Preliminary design of Groton Long Point Road Bridge under discussion


Engineering firm AECOM presented a preliminary design plan for the Groton Long Point Bridge on Tuesday, July 12, 2022, at a meeting of the Groton City Council Committee of the Whole. This rendering, developed early in the process, shows what the bridge might look like with two lanes of traffic, two bike lanes, and a sidewalk, but does not take into account the elevation of the bridge’s elevation or the increase in the span length.

Groton ― The preliminary design for a project to replace the Groton Long Point road bridge and make the structure safer and more resilient to rising sea levels is under review.

Consulting engineer AECOM presented a preliminary design for the bridge and causeway to the city council at its full committee meeting on Tuesday. The plan calls for two 11-foot traffic lanes, two 5-foot bicycle lanes, and a 5½-foot sidewalk, although the Groton Long Point Association’s board of directors requests that a bridge sidewalk be removed from the project at East Shore Avenue. .

The bridge is a critical piece of infrastructure, as the only vehicular bridge that connects Groton Long Point and Mumford Cove to the rest of Groton, said project manager Andre St. Germain. The population of Groton Long Point was 530, according to the 2020 census.

The state has rated the existing bridge, which was built in 1935 and has two 12-foot lanes of traffic and two 3-foot shoulders, in “poor condition,” a prior “serious” then “critical” condition, said Saint Germain. . The rating is a driving factor for the project – the bridge is still safe, he said, but it is important to fix it now as long as it is not an emergency.

The goal is to make the bridge safer for pedestrians, drivers and cyclists, provide a causeway that can withstand storm surges, build an easy-to-maintain structure that complements the area, and build it from economically, while minimizing the impact on the environment. , he said.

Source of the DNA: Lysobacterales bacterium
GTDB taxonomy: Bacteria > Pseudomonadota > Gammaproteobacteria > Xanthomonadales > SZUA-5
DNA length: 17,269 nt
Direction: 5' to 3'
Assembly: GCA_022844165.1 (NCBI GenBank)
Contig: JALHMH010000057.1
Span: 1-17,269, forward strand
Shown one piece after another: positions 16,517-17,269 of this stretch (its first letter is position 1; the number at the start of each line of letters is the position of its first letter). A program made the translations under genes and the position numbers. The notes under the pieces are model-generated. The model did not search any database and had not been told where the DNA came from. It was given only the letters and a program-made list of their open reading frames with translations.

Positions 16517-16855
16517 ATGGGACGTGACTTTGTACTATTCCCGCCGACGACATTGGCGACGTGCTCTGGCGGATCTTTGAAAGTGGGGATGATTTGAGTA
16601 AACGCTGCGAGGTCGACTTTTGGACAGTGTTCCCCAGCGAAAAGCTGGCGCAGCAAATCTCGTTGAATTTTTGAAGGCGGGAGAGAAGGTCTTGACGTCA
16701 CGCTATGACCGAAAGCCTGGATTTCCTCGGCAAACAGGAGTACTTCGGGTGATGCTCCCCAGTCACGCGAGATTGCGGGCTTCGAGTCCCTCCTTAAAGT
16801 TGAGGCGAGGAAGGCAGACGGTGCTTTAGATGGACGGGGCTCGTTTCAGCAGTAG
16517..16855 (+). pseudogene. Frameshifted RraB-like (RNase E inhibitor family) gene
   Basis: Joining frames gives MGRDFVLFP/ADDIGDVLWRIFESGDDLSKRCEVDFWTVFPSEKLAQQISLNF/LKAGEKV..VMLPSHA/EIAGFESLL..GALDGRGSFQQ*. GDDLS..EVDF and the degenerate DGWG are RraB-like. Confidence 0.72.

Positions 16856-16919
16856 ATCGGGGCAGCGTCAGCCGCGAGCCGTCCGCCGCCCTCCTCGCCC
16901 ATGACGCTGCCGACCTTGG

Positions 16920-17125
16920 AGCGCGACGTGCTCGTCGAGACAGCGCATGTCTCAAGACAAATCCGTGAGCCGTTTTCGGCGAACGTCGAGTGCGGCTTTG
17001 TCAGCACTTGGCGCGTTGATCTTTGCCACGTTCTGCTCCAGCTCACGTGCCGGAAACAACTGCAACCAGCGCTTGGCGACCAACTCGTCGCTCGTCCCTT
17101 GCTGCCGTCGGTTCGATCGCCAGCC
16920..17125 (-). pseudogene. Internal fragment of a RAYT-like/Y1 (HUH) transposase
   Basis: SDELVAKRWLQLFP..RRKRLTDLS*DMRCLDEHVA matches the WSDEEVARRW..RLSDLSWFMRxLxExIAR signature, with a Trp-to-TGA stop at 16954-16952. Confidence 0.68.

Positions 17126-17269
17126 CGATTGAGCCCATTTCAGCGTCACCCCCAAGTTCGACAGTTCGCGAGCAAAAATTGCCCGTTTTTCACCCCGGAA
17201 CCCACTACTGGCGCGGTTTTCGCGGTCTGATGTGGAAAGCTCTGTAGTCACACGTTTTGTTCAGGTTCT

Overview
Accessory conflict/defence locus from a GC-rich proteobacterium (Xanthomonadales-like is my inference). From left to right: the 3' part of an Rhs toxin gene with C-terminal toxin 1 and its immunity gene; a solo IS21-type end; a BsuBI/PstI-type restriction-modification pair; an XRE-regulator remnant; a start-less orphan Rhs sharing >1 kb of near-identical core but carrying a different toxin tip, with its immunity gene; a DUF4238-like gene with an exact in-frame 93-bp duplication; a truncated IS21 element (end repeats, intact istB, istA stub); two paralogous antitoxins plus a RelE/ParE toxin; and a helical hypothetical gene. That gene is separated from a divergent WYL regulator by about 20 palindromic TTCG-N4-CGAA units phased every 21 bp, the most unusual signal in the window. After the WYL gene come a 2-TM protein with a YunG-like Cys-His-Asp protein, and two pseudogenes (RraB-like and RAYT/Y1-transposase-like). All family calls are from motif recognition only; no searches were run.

The preliminary design would widen the bridge by about 5 feet, to 41 feet, and increase the length by 50 feet to 86 feet, according to a city document. The proposed sidewalk would run from Esker Point Beach to East Shore Avenue.

The design takes into account that by 2050 sea levels are expected to rise about 20 inches, St. Germain said. He explained that it is not possible to raise the bridge 6 feet to meet federal design standards due to the impact on surrounding properties, but the government allows design exceptions if the criteria are met. is unreasonable. The proposal is to raise the bridge approximately 4 feet to 13.3 feet at its maximum elevation.

The project was estimated to cost about $6.7 million in 2021, but that doesn’t take into account right-of-way acquisition, utility relocation costs or inflation, St. Germain said. One funding option is to apply for a program where the federal government covers 80% of the cost and the city covers 20%, but the city could also apply for a new program, available due to the new infrastructure law, in which the federal government would bear the full cost.

St. Germain outlined a proposed schedule to begin final design next year, complete it in 2024, and then begin construction in 2025, with the goal of completing construction in 2026.

Greg Hanover, the city’s director of public works, said planning for the project goes back a decade, but the project stalled for a few years due to a lack of funding, although the city has continued to do so. to advance. The first public listening session to get feedback on the project was in 2012 and the most recent in 2019. He said an ad hoc working group began meeting in October 2020 to provide feedback to engineers during the development of preliminary plans. The group included members of the City Council, the Municipal Representative Assembly, the Groton Long Point Association, and the Groton Resilience and Sustainability Task Force.

Groton Long Point Association president Michael Flynn sent the city a letter last month on behalf of the association’s board of directors in which the council supported the project but not a sidewalk of the bridge at East Shore Ave.

At Tuesday’s meeting, he said he needed a fishing pier, not a sidewalk. He said a fishing pier would keep fishermen off the roadway and provide a cement barrier, rather than a sidewalk that a car could veer into and injure someone.

At Tuesday’s meeting, councilors made suggestions including the importance of incorporating a barrier to deter children from jumping off the bridge in the summer, adding a reflective barrier to better protect pedestrians and cyclists from cars and research the potential of a combination of a jetty and sidewalk fishing.

City manager John Burt said Thursday that council plans to consider a few other design options before selecting one to present at a public briefing this summer that has yet to be scheduled.

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